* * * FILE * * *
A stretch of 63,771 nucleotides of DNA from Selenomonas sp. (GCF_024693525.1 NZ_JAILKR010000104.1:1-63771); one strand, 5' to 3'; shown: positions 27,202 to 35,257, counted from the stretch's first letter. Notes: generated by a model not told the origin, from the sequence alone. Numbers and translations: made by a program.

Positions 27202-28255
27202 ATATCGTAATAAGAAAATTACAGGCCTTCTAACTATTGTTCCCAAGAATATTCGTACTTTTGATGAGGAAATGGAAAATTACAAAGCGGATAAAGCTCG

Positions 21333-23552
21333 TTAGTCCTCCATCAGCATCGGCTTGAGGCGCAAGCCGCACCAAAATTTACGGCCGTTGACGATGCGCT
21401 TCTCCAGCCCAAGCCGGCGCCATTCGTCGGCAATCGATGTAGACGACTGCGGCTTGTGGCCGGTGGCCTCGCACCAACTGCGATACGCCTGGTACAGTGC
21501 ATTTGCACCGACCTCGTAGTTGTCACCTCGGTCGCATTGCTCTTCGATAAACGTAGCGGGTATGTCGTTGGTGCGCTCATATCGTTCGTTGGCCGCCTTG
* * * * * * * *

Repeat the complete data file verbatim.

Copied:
A stretch of 63,771 nucleotides of DNA from Selenomonas sp. (GCF_024693525.1 NZ_JAILKR010000104.1:1-63771); one strand, 5' to 3'; shown: positions 27,202 to 35,257, counted from the stretch's first letter. Notes: generated by a model not told the origin, from the sequence alone. Numbers and translations: made by a program.

Positions 27202-28255
27202 ATATCGTAATAAGAAAATTACAGGCCTTCTAACTATTGTTCCCAAGAATATTCGTACTTTTGATGAGGAAATGGAAAATTACAAAGCGGATAAAGCTCG

Positions 21333-23552
21333 TTAGTCCTCCATCAGCATCGGCTTGAGGCGCAAGCCGCACCAAAATTTACGGCCGTTGACGATGCGCT
21401 TCTCCAGCCCAAGCCGGCGCCATTCGTCGGCAATCGATGTAGACGACTGCGGCTTGTGGCCGGTGGCCTCGCACCAACTGCGATACGCCTGGTACAGTGC
21501 ATTTGCACCGACCTCGTAGTTGTCACCTCGGTCGCATTGCTCTTCGATAAACGTAGCGGGTATGTCGTTGGTGCGCTCATATCGTTCGTTGGCCGCCTTG